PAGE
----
From screen's manpage: "Attach here and now. In detail this means: If a session is running, then reattach. If necessary detach and logout remotely first. If it was not running create it and notify the user. This is the author's favorite."

Toss this in your ~/.bash_profile so that you never have that "oh crap" moment where you wanted to run something in screen and didn't.

echo "Hello world" | base64
2009-04-27 15:00:08
User: P17
Functions: echo
Tags: encoding
-3

Also works with files:

cat file

Hello world

base64 file

SGVsbG8gd29ybGQK

To decrypt use the -d option:

echo SGVsbG8gd29ybGQK | base64 -d

Hello world

for i in /sys/class/net/*; do e=`basename $i`; echo "# $e"; sudo ethtool $e | grep -E "Link|Speed" ; done
2009-04-25 14:32:08
User: hank
Functions: echo grep sudo
Tags: Network Linux
0

Basically an improvement on an earlier ethtool command line.

echo "A great password" | md5sum
2009-04-24 14:32:56
User: ubersoldat
Functions: echo
-5

You can also use sha1sum and variants for longer passwords

for M in 0 1 2 3 ; do echo eth$M ;/sbin/ethtool eth$M | grep -E "Link|Speed" ; done
2009-04-22 19:32:41
User: Wubby
Functions: echo grep
6

Give the Speed and Link status of eth# 0-3. This is sort of what mii-tool does, but eth-tool is better, yet lacks device discovery.

echo *
2009-04-17 21:40:58
User: kFiddle
Functions: echo
Tags: echo ls
-5

Sometimes "ls" is just too slow, especially if you're having problems with terminal scroll speed, or if you're a speed freak. In these situations, do an echo * in the current directory to immediately see the directory listing. Do an echo * | tr ' ' '\n' if you want a column. Do an alias ls='echo *' if you want to achieve higher echelons of speed and wonder. Note that echo * is also useful on systems that are so low in memory that "ls" itself is failing - perhaps due to a memory leak that you're trying to debug.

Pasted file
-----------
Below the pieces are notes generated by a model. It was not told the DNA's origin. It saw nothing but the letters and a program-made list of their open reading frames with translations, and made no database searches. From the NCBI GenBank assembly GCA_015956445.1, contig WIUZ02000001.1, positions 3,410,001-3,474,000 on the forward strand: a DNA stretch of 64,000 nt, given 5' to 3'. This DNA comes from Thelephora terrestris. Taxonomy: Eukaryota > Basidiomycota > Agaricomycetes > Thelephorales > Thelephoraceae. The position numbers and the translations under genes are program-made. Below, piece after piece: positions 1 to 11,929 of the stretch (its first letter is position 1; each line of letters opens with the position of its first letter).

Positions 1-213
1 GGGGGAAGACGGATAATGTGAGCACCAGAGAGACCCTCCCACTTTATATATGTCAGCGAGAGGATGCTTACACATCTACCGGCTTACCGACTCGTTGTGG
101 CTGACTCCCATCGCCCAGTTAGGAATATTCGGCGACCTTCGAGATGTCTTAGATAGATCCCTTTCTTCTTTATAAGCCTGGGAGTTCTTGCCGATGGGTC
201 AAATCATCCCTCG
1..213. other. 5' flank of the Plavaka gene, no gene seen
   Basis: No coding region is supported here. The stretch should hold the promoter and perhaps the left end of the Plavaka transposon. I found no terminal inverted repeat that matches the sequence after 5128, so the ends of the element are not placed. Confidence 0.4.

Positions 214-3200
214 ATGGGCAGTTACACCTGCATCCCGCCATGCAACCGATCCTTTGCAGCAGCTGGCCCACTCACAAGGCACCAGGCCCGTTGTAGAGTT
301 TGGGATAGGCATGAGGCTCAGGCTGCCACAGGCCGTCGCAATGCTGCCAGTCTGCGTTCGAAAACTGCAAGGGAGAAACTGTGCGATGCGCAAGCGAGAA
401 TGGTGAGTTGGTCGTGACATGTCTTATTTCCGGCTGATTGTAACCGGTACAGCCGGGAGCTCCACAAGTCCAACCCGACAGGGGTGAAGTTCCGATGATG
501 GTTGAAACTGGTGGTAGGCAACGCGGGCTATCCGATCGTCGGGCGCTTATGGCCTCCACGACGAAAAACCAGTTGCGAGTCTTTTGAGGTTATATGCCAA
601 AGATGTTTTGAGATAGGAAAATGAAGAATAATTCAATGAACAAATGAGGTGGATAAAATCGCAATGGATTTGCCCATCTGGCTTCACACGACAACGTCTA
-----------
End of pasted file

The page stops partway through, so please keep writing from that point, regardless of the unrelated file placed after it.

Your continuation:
echo -e "aa\nbb\ncc\ndd\n123" | sed -e :a -e "/$/N; s/\n/;/; ta"
echo "12345,12346" |sed -e's/ //'|tr "," "\n"| while read line; do echo -n $line" "; svn log -vr $line https://url/to/svn/repository/|grep "/"|head -1|cut -d"/" -f2; done
echo 'wget url' | at 12:00
#!/bin/sh #du.sh i=`hostname -i` df -h > /tmp/space.txt echo "server $i " >> /tmp/space.txt uuencode /tmp/space.txt space.txt | mail -s "HDD usage $i" email@email.com
for i in $( find . ); do echo zipping file: $i zip $i.zip $i done
2009-04-07 20:37:49
User: archlich
Functions: echo find
-4

Note that this will not work with files with spaces or characters that need to be escaped. Feel free to leave any comments to improve upon this command, and I'll add it in.

Thanks!

find . \( -type d -name .svn -prune \) -o -print | while read file ; do mergeinfo=`svn propget svn:mergeinfo $file` ; [ "$mergeinfo" != "" ] && echo -e "$file\n $mergeinfo\n" ; done
read -p 'Username: ' u;sudo -H -u $u xauth add $(xauth list|grep :$(echo ${DISPLAY: -4:2}));sudo su - $u
echo $( (( $( (2**31 -1) ) - $(date +%s) )) )
2009-04-02 05:14:23
User: Chartreuse
Functions: date echo
Tags: bash echo date
0

Echos the number of seconds from the current time till the specified time (Example in command is (2**31-1)) aka the Unix epoch. Just replace that number with the specified date (in seconds past Jan. 1st 1970) and it will return the seconds.

NOTE: Only works in bash

true && { echo success;} || { echo failed; }
2009-04-02 01:49:25
Functions: echo true
23

This will perform one of two blocks of code, depending on the condition of the first. Essentially is a bash terniary operator.

To tell if a machine is up:

ping -c1 machine { echo succes;} || { echo failed; }

Because of the bash { } block operators, you can have multiple commands

ping -c1 machine && { echo success;log-timestamp.sh }|| { echo failed; email-admin.sh; }

Tips:

Remember, the { } operators are treated by bash as a reserved word: as such, they need a space on either side.

If you have a command that can fail at the end of the true block, consider ending said block with 'false' to prevent accidental execution

echo "string" | sed -e 's/.*match1//' -e 's/match2.*$//'
2009-04-01 15:01:27
User: P17
Functions: echo sed
-3

But who knows to delete the rest of the lines?

I want only "string".

date -d @$(echo $((2 ** 31 - 1)))
2009-03-30 19:42:20
User: jnash
Functions: date echo
1

http://en.wikipedia.org/wiki/Year_2038_problem

Some other notable dates that have passed:

date -d@1234567890 date -d@1000000000